Last autumn, in a New Zealand court room, Ioane Teitiota came close – but not close enough – to becoming the world’s first legally recognised climate refugee. Teitiota argued that rising sea levels had forced him to leave his home country, Kiribati, citing as evidence the fact that parts of his South Pacific island nation were substantially under water, to the extent that the dead could no longer be buried. The problem is so acute that the Kiribati government has purchased about 2,200 hectares of land from its nearest neighbour, Fiji, in order to guarantee its food security as its own arable land is swamped by rising tides.
The case was rejected by a High Court judge, but Teitiota is one of a host of displaced people seeking such status in courts around the world. The Pacific islands and Australasia are among those on the front line of climate change, and 2012 saw 129,000 people in the region forced from their homes, according to the Norwegian Refugee Council (NRC) and the Internal Displacement Monitoring Centre (IDMC). This included displacement caused by flood and storm disasters in Papua New Guinea, Fiji and Australia.
Last autumn, several Pacific island presidents called on the UN General Assembly to mitigate the impacts of climate change already felt by their nations. ‘Low-lying island nations such as mine are already paying the earliest costs of what is fast becoming a global crisis,’ said the president of the Marshall Islands, Christopher Loeak. Meanwhile, Anote Tong, the president of Kiribati, told the UN gathering that ‘we want our people to have the option to migrate with dignity should the time come that migration is unavoidable. And all the science is telling us that it is just a matter of time.’
Elsewhere in the Pacific, people are already being forced to move. Papua New Guinea’s Carteret Islands are home to 1,000 people. The islands’ high point is just 1.7 metres above sea level, and due to coastal erosion and inundation by salt water, most of the small gardens of swamp taro and vegetables upon which families depend for food are no longer fertile. After several unsuccessful attempts to move the islanders, authorities have identified a plantation on Bougainville as a future resettlement site.
Beyond the Pacific, the number of people on the move around the globe – either because of extreme weather, rising sea levels or a slowly altering local climate – is staggering. According to the IDMC’s Global Estimates 2012 report, 32.4 million people were forced to abandon their homes in the face of floods, storms and earthquakes. Such disasters, the report notes, have doubled from about 200 a year to more than 400 over the past two decades, although it can’t say what proportion could be attributed directly – and solely – to climate change.
‘We know that climate change is happening, we can say that confidently,’ says Nina M Birkeland, a senior adviser on disasters and climate change at the NRC. ‘What we can’t prove is that people in a given country are being displaced or migrating because of a given sudden event, but human migration and climate change are coming together; climate change is a strong driver.’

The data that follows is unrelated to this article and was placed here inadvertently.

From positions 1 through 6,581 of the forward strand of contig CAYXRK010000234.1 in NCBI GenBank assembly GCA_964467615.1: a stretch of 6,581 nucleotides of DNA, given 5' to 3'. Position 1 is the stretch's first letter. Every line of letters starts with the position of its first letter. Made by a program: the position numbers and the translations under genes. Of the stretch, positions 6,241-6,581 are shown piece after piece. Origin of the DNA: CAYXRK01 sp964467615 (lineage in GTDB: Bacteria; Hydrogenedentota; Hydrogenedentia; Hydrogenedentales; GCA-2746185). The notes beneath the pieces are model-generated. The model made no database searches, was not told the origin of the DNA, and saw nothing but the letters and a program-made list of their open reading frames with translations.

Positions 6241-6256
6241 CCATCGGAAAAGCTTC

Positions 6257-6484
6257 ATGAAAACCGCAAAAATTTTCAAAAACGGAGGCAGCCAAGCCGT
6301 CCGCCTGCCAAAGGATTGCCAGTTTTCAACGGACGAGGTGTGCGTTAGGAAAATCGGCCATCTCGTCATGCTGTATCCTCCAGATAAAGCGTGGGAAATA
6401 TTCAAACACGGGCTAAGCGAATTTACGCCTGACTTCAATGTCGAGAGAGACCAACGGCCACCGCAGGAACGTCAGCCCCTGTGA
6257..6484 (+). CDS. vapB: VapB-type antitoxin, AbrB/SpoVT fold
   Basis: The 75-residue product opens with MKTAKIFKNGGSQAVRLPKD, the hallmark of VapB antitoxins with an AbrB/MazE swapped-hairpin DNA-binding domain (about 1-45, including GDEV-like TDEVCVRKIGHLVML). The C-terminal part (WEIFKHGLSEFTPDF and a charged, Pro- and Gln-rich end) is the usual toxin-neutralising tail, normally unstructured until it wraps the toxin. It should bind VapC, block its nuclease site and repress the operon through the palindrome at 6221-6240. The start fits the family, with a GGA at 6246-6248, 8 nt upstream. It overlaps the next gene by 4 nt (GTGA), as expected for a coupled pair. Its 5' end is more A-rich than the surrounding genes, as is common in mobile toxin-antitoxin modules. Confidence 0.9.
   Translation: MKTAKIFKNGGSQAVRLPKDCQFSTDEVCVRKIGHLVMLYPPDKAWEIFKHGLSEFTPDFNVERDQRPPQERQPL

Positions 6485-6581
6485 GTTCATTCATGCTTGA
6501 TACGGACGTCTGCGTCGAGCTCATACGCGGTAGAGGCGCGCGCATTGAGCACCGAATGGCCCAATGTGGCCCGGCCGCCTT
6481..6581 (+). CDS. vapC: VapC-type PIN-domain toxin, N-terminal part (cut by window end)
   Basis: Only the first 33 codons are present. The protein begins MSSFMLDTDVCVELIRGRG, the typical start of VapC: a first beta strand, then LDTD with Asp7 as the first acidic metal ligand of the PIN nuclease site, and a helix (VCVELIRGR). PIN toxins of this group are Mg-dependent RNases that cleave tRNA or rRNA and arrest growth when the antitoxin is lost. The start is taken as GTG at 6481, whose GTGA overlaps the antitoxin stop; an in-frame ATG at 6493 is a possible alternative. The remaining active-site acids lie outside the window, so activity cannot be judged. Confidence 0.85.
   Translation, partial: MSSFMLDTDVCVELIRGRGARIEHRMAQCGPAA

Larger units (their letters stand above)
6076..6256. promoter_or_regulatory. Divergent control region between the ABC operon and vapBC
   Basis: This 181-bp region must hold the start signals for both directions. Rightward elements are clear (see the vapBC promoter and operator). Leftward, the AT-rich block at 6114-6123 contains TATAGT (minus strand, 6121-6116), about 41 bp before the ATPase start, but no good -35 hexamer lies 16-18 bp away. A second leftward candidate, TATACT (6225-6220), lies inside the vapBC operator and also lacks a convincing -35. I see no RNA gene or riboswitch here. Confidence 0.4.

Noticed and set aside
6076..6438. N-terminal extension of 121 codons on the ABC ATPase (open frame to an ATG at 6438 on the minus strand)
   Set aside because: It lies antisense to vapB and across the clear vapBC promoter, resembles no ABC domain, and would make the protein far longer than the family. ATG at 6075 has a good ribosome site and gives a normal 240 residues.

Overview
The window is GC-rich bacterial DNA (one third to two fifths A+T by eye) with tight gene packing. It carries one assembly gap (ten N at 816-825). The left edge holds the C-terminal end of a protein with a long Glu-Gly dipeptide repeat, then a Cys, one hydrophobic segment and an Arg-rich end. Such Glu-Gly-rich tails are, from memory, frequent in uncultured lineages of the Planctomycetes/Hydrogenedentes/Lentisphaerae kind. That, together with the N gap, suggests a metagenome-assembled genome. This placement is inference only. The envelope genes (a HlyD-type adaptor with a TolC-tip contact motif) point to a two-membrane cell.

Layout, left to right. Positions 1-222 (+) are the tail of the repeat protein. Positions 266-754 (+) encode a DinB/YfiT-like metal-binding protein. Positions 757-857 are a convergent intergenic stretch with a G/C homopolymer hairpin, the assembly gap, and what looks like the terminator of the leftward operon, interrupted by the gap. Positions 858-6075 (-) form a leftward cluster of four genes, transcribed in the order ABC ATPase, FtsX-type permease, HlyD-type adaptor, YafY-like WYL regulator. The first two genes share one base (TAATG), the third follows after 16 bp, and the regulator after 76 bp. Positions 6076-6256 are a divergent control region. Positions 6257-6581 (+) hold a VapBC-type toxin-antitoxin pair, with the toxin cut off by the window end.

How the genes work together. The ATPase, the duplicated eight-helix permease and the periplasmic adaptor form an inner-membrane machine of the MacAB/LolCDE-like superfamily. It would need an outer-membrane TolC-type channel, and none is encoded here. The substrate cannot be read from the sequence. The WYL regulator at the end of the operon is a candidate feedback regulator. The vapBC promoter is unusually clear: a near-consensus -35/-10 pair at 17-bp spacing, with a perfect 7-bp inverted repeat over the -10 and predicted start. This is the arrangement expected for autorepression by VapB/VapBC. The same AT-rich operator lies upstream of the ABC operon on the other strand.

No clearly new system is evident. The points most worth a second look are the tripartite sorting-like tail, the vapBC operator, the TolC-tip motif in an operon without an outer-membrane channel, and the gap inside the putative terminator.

The report found that in 2011, 14.9 million people were displaced within their own borders throughout the world due to natural disasters, mostly related to weather events such as floods and storms. Some 89 per cent of the displacement occurred in Asia. The report concluded that the impacts of climate change, such as changing rainfall patterns and increases in temperature, combined with rapid population growth, suggest that more and more people are likely to be affected by displacement.
‘A major issue is the degree of vulnerability of those who rely on fisheries and agriculture for their livelihoods as the environment in which they’re working becomes more marginal and compromised,’ says the IDMC’s Justin Ginnetti. ‘The risk of being killed [by a disaster] has been steadily declining, so with populations growing, that means more people migrating.’
An astonishing 98 per cent of all displacement in 2012 was related to climate- and weather-related events, with flood disasters in India and Nigeria accounting for 41 per cent of global displacement that year. In India, monsoon floods displaced 6.9 million people, and in Nigeria, 6.1 million people were newly displaced.
Central America is also feeling the squeeze, as more frequent floods and landslides affect farmers. ‘The territory is already crowded and there are already some migration issues,’ says Marine Franck, the Nansen Initiative officer at the Office of the UN High Commissioner for Refugees. ‘Climate change is exacerbating the problem, and people need to cross borders.’
What are termed ‘slow onset’ events – long-term droughts or changes in weather patterns –are also starting to have an effect. The NRC is deploying a model to look at the impact of these events on displacement in the Horn of Africa and elsewhere. ‘Pastoralists in Kenya haven’t really been seen as displaced as they are always on the move,’ says Birkeland, ‘but what we now see are these pastoralists having to leave their livelihoods behind and ending up in slums in urban areas.’
GRIM UP NORTH
Some of the greatest changes in climate and its impact on humans are in the Arctic. ‘I see major things happening in the big picture in the Arctic,’ says Dr Grete K Hovelsrud, senior researcher at the Center for International Climate and Environmental Research in Oslo. ‘From the melting of the sea ice to the frequency of extreme weather events and the melting of the permafrost – these all have consequences and impacts on people.’